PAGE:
Date of Award


Degree Type


Degree Name

Doctor of Philosophy in Business Administration


Operations and Supply Chain Management


Interdepartmental Program

First Advisor

Douglas N. Hales


Dualities among various strategies that firms can pursue may create operational tensions (Adler et al. 2009) that exist between short-term efficiency and long-term adaptability (Abernathy 1978). These seemingly irreconcilable tensions are what managers must routinely deal with, which Adler et al. (2009) says creates a dilemma. In the context of operations and supply chain (SC) this dilemma is somewhat addressed by ambidextrous SC strategy which is defined and measured through the simultaneous practice of exploitative and explorative activities (Kristal et al. 2010). However the problem is while literature shows anecdotally that ambidexterity can provide benefits, Birkinshaw and Gupta (2013) suggest ambidexterity is only an academic concept that is not used in industry. This study examines the relevance of SC and ambidexterity though the lens of Ambidexterity Theory (AT). This provides the conceptual basis to examine how two existing concepts of SC integration (SCI) and SC agility (SCA), that have been applied in industry, together may lead to SC ambidexterity (SCX). This study incorporates interviews with ten high level managers and academics and posits that the SC activities that lead to greater SCI and SCA are also antecedents to SCX which means that it not only is applicable to the literature, but also to industry.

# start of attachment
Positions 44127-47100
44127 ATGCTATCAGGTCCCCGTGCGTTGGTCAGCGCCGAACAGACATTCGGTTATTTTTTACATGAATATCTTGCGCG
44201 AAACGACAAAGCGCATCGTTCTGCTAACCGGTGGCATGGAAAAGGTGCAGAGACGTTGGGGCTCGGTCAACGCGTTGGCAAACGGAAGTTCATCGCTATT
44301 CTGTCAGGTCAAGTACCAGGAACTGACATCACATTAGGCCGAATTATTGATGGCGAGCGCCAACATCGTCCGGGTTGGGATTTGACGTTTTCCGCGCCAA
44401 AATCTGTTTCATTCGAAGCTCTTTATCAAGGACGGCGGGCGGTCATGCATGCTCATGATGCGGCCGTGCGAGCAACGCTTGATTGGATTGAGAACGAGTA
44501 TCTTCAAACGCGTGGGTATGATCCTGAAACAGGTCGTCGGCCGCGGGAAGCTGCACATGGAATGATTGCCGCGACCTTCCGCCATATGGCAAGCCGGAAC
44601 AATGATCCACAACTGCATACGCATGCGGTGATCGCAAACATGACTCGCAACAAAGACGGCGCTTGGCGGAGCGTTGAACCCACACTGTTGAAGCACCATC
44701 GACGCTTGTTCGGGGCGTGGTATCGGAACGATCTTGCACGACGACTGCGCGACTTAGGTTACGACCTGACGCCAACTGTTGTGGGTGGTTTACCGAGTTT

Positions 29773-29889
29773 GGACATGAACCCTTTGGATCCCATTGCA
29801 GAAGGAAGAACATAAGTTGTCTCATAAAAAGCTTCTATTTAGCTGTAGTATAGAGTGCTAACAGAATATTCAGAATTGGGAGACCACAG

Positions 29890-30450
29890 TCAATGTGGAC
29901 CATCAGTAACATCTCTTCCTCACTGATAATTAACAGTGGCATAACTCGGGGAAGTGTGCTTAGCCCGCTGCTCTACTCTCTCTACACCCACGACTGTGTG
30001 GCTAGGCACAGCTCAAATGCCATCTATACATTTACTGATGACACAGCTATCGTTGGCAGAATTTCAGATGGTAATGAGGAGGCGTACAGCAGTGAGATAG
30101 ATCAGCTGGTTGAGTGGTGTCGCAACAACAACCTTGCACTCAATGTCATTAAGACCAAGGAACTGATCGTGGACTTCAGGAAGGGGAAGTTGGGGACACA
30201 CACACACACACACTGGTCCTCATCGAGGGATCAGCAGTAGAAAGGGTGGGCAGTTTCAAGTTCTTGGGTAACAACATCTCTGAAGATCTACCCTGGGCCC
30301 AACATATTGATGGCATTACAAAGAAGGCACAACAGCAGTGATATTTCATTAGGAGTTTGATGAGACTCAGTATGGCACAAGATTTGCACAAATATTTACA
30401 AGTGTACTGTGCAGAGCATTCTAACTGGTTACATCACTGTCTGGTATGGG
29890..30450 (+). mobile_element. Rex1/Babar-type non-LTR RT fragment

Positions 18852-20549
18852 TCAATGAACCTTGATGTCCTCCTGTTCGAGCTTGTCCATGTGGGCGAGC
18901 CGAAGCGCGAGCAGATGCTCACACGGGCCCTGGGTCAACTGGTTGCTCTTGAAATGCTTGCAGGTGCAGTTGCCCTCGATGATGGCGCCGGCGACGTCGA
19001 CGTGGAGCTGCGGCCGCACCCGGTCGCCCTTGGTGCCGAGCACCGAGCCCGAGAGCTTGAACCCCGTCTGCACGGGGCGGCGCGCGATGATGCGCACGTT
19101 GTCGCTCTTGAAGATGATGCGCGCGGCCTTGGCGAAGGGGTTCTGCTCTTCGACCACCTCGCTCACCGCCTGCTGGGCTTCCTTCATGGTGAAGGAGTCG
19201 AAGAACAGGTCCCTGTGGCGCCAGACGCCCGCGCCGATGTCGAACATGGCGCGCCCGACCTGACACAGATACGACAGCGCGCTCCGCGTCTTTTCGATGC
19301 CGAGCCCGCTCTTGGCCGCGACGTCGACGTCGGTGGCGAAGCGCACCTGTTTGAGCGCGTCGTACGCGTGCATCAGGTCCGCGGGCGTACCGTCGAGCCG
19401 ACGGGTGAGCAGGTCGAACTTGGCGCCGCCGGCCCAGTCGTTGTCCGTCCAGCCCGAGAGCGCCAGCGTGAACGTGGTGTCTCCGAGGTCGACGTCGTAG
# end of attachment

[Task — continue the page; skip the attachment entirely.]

To be useful to the literature and practitioners, contemporary research emphasizes the need to generate operational models from the proposed conceptual models (Goldsby and Zinn 2016). This involves theory-testing. The purpose of this study is also to empirically test the SCX model in a large survey study. Based on 299 respondents in manufacturing settings, the proposed SCX model is tested by analyzing the data with SEM (Jöreskog, 1969). The results suggest the SCX model is sufficient to explain the dynamic between SCI and SCA. The findings also suggest that although AT explains SCX, it is more than an academic construct, and explains industry phenomena explicating practitioners may create and manage SCX. This study helps clarify the confusion over deciding which supply chain activities are exploitative and which ones are explorative. Since SCI and SCA are well-established constructs, the support from SCX extends the literature through theory-testing.



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